Parent Tested Parent Approved (PTPA) seal of approval.
Top 25 app at the CES Mobile Apps Showdown
Semi-finalist in the 2013 Edison Awards
Finalist in the “Mobile Apps- Productivity, Utility & Public Safety” category of CTIA’s annual Emerging
Technology (E-Tech) Awards competition. (Winners to be announced May 22, 2013)
NQ Family Guardian is available for download on Google Play and at select wireless retail dealers nationwide. For a complete list of all 2013 NAPPA Parenting Resources winners and more information about the competition, visit www.NAPPAawards.com.
Are you and your co-workers still discussing the pros and cons with management about bringing your own mobile devices to work? It’s a concept that’s been subject to debate for quite some time now, and many enterprises have resolved the issue by implementing new forms of network security, as well as imposing some strict policy guidelines for employees.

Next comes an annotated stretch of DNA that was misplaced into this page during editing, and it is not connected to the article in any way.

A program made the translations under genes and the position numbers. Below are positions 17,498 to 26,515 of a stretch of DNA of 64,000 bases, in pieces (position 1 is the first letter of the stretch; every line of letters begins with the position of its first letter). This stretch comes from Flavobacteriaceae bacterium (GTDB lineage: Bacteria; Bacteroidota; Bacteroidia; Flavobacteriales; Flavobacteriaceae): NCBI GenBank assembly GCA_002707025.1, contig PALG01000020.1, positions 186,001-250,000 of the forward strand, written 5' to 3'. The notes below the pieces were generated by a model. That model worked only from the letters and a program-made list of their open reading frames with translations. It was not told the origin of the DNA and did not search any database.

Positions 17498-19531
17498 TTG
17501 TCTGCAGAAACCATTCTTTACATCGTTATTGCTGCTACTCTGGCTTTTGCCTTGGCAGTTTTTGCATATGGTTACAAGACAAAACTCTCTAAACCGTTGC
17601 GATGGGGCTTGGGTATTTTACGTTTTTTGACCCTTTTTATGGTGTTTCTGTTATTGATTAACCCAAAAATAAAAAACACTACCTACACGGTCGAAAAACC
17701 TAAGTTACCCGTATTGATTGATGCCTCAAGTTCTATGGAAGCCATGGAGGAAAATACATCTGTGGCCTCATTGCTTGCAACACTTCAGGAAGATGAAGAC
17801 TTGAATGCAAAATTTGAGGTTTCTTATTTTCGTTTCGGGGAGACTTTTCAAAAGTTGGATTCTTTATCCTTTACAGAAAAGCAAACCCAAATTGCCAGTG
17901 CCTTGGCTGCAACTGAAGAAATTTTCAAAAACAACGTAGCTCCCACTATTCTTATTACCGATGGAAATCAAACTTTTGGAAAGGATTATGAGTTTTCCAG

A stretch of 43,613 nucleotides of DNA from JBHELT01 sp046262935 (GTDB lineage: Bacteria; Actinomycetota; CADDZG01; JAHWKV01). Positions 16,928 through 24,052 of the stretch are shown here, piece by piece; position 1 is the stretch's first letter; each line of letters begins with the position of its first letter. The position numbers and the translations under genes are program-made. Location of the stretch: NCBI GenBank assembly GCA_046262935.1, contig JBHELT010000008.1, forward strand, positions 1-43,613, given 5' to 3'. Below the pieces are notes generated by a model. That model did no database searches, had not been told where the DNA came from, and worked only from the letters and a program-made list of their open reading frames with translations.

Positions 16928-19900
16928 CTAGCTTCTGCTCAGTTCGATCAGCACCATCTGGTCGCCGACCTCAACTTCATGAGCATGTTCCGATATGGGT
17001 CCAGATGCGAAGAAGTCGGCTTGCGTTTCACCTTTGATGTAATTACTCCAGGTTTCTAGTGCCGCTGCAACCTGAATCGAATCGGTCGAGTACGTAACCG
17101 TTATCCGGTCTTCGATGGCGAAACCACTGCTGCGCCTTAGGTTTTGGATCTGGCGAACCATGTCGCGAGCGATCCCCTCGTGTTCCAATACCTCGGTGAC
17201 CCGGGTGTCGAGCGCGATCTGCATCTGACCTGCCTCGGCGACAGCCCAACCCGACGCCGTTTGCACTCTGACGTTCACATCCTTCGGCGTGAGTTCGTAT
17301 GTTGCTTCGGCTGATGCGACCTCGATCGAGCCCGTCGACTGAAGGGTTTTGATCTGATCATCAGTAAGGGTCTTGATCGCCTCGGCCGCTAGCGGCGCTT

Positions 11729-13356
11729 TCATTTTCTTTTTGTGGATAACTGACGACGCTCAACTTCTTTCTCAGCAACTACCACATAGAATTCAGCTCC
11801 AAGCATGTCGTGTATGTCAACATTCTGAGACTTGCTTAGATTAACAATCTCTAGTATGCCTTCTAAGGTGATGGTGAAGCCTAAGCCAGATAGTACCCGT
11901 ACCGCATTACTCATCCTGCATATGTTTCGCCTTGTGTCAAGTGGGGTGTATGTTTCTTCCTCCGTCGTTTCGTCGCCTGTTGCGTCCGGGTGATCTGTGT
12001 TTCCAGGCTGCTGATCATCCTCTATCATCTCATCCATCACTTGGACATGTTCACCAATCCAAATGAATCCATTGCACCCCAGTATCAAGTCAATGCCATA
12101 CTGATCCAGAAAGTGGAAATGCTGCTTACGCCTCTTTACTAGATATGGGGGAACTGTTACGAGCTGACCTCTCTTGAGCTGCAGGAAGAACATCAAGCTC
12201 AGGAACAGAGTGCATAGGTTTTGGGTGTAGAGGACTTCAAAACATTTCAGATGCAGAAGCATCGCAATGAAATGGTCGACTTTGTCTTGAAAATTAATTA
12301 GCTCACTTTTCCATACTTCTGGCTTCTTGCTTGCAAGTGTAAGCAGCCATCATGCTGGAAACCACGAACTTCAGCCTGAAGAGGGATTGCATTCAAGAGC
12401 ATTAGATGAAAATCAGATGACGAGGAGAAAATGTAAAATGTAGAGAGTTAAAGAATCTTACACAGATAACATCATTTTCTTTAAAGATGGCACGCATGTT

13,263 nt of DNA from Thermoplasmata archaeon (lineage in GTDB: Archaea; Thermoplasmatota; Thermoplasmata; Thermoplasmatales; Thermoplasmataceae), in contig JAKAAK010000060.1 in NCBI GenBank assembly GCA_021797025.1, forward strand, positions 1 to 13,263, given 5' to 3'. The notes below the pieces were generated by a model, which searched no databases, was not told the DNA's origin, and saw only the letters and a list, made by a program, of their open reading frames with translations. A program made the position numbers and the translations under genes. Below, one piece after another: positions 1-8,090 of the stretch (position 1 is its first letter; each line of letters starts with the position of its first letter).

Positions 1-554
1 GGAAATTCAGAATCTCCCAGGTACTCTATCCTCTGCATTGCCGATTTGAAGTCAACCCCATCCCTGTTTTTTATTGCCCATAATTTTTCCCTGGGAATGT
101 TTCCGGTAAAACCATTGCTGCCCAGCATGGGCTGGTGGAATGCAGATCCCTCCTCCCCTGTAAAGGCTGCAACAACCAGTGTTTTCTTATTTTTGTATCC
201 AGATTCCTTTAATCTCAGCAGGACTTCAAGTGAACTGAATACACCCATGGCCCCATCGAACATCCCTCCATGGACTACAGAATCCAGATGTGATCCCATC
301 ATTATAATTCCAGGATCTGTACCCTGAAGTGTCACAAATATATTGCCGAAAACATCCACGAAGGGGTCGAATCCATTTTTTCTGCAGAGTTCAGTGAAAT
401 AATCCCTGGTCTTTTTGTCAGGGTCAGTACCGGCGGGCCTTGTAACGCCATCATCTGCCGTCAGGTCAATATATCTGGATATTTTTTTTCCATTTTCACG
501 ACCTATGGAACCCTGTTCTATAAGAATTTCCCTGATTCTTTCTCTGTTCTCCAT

We each have a preference for certain types of gadgets, whether it’s our favorite smartphone or tablet. Being comfortable with our own devices could improve efficiency, after all. Also, if the corporation isn’t paying for our devices or monthly service, they should be happy to have employees use their own gadgets for work. Shouldn’t they?
If management’s being a bit stubborn about allowing personal devices, consider just a few of the security challenges your employer and IT managers may need to address to accommodate this arrangement.
1. Your company may need to adopt a mobile device management system to track devices connected to the enterprise’s network. IT Managers may place limitations on what you can use and what you can do on your smartphone or pad – for a good reason. Consider how many different makes, models and, operating systems are available to the consumer, and the risks those variations might present to a corporate system. The MDM (mobile device management) system is critical to the secure flow of information between the enterprise and individual mobile users.